by Maurie Backman | Updated July 19, 2021 - First published on Sept. 29, 2020
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Ready to buy a place of your own? Not so fast. Ask these questions to avoid costly mistakes.
There's a reason so many buyers are clamoring to purchase homes these days: Mortgage rates have fallen to record lows. If you buy in the near term, there's a good chance you'll lock in an extremely affordable monthly payment on the home you buy. Still, buying a home is a huge commitment, and one you shouldn't take lightly. Before you put in an offer on a home and start reaching out to mortgage lenders, ask yourself these important questions.
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As a general rule, your monthly housing payments, including principal and interest on your mortgage, property taxes, homeowners insurance, HOA fees (if applicable), and private mortgage insurance (if applicable) should not exceed 30% of your take-home pay. This means that if you bring home $4,000 a month after taxes, you have a maximum of $1,200 to spend on the aforementioned costs. Make sure you understand exactly how much house you can afford before diving in. If you go overboard, you'll risk falling behind on your mortgage payments or other bills -- launching yourself into a financial mess.
Not sure exactly how to calculate your housing costs? You can use this handy mortgage calculator. Just put in the purchase price of the home you're looking to buy, your estimated down payment, your mortgage rate (you can use today's average rates as a starting point), and your loan term (30 years vs. 20 years vs. 15 years). From there, you'll get a breakdown of your costs. That will help you determine how much you can spend on a home to stay within your personal limit.
Owning a home doesn't just mean paying your mortgage, property taxes, insurance, and the other costs mentioned above. It also means doing your part to keep that home standing. We're talking about maintenance, and it's an unavoidable expense that comes with owning property. The more maintenance you're willing to do yourself, the less money you'll spend. Think about your availability. If you work long hours and tend to be busy on weekends, you'll probably have to pay to outsource that maintenance -- which will add to your costs. On the other hand, if your schedule is more flexible, you may be able to tackle much of that upkeep yourself. That can drive your costs down.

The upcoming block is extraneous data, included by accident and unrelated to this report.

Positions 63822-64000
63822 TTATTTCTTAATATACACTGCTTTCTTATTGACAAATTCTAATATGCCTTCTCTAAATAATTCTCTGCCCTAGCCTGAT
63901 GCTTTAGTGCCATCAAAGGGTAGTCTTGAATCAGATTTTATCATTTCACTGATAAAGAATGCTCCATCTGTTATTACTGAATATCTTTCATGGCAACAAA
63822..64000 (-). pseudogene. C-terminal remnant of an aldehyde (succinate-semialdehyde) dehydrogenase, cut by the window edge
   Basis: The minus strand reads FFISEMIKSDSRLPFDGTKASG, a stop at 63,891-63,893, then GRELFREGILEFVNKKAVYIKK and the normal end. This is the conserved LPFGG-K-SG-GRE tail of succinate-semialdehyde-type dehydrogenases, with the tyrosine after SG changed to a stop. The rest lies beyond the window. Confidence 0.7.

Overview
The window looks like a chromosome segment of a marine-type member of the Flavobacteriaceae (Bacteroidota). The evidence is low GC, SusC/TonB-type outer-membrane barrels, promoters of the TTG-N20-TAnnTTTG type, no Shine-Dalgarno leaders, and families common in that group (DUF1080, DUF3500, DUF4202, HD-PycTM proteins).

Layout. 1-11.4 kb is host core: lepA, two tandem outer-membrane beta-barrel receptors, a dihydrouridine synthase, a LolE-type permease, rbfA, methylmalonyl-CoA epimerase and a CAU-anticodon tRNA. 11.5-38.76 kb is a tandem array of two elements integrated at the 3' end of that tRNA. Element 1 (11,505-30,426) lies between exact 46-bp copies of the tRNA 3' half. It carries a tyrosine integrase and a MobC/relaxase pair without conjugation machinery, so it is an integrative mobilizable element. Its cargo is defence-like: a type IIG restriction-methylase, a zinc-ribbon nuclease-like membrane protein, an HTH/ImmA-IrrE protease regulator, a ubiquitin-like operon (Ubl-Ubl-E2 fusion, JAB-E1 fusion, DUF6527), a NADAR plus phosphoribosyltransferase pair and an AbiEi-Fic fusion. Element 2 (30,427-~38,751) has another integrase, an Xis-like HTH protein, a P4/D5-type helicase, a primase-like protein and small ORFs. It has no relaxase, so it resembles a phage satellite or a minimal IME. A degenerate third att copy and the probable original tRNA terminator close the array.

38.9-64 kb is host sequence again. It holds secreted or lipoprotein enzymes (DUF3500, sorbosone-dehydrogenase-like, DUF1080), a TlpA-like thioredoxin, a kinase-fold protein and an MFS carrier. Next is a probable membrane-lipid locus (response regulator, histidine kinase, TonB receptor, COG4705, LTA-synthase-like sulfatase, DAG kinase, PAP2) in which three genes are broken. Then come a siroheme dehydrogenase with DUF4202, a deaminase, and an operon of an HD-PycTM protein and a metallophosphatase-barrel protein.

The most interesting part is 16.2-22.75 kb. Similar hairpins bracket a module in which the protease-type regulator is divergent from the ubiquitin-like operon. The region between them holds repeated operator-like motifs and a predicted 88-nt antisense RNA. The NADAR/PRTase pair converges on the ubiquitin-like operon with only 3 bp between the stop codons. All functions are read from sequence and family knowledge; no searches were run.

As a general rule, you should expect to spend 1% to 4% of your home's value on maintenance each year. For a $300,000 home, that means $3,000 to $12,000 a year, or $250 to $1,000 per month. If you'll be outsourcing most of your maintenance, expect to inch closer to the higher end of that range. And definitely budget more if the home you're buying is a bit older and therefore more likely to need more work.
When you own a home, you never know when costly repairs could pop up. That's why it's crucial to have a solid emergency fund before moving forward with a home purchase.
You should, at a minimum, aim to have six months' worth of living expenses in the bank before buying a home, and that's after you've made your down payment and covered your closing and moving costs. That way, you won't rack up debt due to repairs, which could hurt you in the long run.
Buying a home is a big deal, so make sure you're financially ready. And if it turns out you aren't, put it off. While mortgage rates today may be exceptionally low, you're better off waiting until you're in a stronger position to afford a home than pushing yourself and regretting it after the fact.
Chances are, interest rates won't stay put at multi-decade lows for much longer. That's why taking action today is crucial, whether you're wanting to refinance and cut your mortgage payment or you're ready to pull the trigger on a new home purchase.
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